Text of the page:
googleplus calendar myspace twitter facebook youtube rss
  <previous  [NEWS]  next>
06/03/2010 - 15:43
Born in LA, Heart in Boston
by Evelyn Lau

Growing up in California, Paul Pierce dreamed of one day winning an NBA championship.

In 2008, that dream finally came true as he helped the Boston Celtics win their 17th title -- the most for any franchise in NBA history -- with a four to two series victory over his hometown LA Lakers.

Fast forward to 2010, and the Captain has a chance to further cement his legacy if he can lead the Cs to another title against their biggest rival. Of course, the series takes on added meaning anytime Paul faces the team that he grew up rooting for -- particularly now that he's part of the pantheon of talent to come from Southern California.

As the Boston Globe wrote:

"There have been some great players from the Los Angeles area, including Marques Johnson, Gail Goodrich, Byron Scott, Reggie Theus, and Paul Westphal, and Pierce has joined that group."

However, Paul's accomplishments as a Celtic have separated him from the rest:

"He is on the verge of the 20,000-point mark. An eight-time All-Star and the 2008 NBA Finals MVP, he could be poised to join the Mount Rushmore of Celtic greats. That arguably makes him the best player ever to emerge from the Los Angeles area."

Paul has gained the ultimate respect from his LA counterparts for what he's been able to do in his time with the Celtics organization.

"He will return to his hometown Thursday for Game 1 of the NBA Finals as arguably the city’s greatest basketball product.

"In terms of what he’s done as a pro, I would say there’s none better," said Stevie Thompson, a standout at Crenshaw High and Syracuse University in the early 1990s. "There have been guys who have won championships, but I am not sure if there has been one who has won it as the No. 1 guy. When it comes down to the fourth quarter, he’s going to get the ball. So I would have to say Pierce is the best."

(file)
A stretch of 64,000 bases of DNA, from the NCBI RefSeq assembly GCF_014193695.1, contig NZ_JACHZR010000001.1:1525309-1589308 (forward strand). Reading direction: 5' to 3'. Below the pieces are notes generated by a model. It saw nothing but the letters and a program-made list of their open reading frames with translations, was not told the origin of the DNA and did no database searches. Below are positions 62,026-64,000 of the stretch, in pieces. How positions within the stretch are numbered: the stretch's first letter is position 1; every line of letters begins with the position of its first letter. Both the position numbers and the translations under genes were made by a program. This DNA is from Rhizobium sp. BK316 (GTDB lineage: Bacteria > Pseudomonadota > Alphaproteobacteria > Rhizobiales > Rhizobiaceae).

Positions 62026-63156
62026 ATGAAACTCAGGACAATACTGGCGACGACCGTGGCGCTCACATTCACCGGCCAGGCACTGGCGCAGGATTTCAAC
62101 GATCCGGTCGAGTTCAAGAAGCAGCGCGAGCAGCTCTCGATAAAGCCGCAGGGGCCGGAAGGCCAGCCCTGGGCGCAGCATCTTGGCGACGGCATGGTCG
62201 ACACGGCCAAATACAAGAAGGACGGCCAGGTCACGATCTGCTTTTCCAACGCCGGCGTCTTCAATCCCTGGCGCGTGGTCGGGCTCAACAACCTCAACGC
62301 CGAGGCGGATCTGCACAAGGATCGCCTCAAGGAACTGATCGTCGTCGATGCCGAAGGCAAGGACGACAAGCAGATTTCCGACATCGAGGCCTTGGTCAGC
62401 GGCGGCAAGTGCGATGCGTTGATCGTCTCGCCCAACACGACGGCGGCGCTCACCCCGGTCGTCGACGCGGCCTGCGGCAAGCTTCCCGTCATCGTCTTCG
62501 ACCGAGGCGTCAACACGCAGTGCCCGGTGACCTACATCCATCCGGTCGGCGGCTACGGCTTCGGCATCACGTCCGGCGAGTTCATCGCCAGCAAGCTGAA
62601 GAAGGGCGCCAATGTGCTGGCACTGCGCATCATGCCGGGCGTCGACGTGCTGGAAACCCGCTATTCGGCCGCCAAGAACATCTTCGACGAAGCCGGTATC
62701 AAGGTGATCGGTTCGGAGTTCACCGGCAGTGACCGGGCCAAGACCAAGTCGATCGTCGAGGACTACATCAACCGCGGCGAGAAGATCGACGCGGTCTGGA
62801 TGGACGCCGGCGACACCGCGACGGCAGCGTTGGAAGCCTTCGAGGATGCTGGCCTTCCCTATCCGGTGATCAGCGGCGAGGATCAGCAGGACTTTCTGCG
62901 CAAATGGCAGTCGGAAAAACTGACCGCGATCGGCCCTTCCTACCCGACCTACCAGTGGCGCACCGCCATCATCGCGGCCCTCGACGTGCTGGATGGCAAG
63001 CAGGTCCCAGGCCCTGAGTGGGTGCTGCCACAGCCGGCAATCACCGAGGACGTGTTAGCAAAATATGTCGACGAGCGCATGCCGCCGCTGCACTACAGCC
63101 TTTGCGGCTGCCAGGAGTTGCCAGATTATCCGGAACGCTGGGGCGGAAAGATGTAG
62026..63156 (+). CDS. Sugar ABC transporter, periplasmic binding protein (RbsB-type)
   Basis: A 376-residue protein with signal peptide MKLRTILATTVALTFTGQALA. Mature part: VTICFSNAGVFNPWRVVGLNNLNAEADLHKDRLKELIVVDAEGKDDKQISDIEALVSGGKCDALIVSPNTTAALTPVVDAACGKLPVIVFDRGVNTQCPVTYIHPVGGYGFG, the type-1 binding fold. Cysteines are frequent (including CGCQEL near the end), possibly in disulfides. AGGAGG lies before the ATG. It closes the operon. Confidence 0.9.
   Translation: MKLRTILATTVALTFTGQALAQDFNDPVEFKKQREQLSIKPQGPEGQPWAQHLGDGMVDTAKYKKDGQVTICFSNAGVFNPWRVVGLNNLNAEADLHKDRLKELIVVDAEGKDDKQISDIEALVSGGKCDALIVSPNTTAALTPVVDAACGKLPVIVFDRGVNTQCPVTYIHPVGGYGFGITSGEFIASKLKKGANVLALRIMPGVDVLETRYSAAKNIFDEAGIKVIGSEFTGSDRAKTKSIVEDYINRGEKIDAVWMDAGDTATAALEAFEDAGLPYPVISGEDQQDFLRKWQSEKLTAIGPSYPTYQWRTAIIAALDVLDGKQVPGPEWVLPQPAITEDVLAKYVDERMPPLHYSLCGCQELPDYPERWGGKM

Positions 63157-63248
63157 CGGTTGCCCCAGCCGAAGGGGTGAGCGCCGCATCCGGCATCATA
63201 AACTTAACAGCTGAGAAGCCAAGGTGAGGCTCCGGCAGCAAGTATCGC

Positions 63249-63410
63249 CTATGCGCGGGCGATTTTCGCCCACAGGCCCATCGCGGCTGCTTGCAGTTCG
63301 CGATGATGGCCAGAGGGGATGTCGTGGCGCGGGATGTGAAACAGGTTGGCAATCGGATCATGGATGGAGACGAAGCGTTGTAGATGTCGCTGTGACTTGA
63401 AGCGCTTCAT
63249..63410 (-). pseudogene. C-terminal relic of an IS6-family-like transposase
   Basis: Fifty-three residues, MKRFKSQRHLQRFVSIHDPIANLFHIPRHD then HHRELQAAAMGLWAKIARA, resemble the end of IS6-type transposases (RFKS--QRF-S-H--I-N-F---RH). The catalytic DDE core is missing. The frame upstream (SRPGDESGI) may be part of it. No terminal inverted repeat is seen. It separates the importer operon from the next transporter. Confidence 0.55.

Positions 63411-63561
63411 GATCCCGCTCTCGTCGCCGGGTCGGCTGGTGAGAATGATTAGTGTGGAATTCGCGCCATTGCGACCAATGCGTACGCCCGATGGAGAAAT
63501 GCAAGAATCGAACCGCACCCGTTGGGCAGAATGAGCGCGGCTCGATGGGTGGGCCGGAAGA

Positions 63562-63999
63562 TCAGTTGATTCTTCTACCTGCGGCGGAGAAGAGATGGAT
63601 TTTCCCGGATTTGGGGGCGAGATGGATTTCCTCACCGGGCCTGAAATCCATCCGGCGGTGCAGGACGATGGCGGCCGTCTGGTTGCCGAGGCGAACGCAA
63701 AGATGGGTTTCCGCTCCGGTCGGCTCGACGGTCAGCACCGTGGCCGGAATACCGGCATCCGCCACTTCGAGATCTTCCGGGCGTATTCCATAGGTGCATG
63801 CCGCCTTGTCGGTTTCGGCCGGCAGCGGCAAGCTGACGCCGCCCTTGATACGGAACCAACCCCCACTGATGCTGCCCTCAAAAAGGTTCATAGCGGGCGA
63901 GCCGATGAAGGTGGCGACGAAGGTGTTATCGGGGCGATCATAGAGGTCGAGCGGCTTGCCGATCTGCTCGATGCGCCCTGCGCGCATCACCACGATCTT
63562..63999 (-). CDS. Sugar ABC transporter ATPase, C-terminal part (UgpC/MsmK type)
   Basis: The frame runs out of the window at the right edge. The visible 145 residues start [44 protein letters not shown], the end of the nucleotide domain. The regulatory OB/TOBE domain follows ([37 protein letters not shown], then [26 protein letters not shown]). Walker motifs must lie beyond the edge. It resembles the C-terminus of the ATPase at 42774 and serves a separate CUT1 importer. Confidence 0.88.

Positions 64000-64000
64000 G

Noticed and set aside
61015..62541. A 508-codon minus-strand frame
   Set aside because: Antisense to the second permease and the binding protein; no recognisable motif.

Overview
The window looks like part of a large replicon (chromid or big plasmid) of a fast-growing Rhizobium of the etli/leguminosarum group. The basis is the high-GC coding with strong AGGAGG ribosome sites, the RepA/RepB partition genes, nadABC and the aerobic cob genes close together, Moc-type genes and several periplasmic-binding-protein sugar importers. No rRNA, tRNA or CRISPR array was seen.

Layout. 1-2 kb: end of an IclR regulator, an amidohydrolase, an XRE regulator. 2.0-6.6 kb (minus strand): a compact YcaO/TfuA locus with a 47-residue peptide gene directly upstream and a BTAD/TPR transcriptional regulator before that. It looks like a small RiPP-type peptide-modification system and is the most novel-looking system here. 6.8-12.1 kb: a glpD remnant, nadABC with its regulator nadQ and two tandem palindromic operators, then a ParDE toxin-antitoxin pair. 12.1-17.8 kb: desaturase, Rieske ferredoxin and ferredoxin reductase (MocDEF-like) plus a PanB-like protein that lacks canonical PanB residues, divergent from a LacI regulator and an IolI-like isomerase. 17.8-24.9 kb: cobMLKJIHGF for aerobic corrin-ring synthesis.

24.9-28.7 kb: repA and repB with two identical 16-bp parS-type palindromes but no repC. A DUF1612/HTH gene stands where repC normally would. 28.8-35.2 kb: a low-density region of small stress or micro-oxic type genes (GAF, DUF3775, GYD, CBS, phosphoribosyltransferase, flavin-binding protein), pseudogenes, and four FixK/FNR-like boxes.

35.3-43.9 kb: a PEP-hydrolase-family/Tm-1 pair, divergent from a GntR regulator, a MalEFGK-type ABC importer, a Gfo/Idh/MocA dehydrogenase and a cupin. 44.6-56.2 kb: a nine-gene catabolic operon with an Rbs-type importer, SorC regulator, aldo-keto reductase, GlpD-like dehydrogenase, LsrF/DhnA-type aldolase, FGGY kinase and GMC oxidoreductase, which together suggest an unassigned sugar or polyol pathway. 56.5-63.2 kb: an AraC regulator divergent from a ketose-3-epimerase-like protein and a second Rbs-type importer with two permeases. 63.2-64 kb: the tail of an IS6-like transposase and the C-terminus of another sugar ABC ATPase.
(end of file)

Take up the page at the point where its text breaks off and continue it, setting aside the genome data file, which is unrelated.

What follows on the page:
Marques Johnson admires not only Pierce’s team accomplishments but his overall game, and he saw hints of that player as a developed 12-year-old 20 years ago.

"That’s why I respect him as a player. He does things efficiently," Johnson said. "There’s not a lot of dunks. Not a lot of flair, not a lot of double clutches. It’s just pull-up jumpers, just real efficient moves. It’s a sign of a guy who has put in a lot of work on his game. I think we are living vicariously through Paul, whatever he does, we back in LA are proud of him. He represents us."

But despite being a native of the LA area, Paul recently told, he believes that Boston fans are some of the best in the world:

"Our fans are, I want to say, a little bit more knowledgeable to the game," said Pierce, a Lakers fan growing up in Inglewood. "I think a lot of celebrities come here to get out of the house (rather) than to watch a game -- to see the other celebrities. It's an interesting crowd, whereas I think our fans really come to watch the actual game."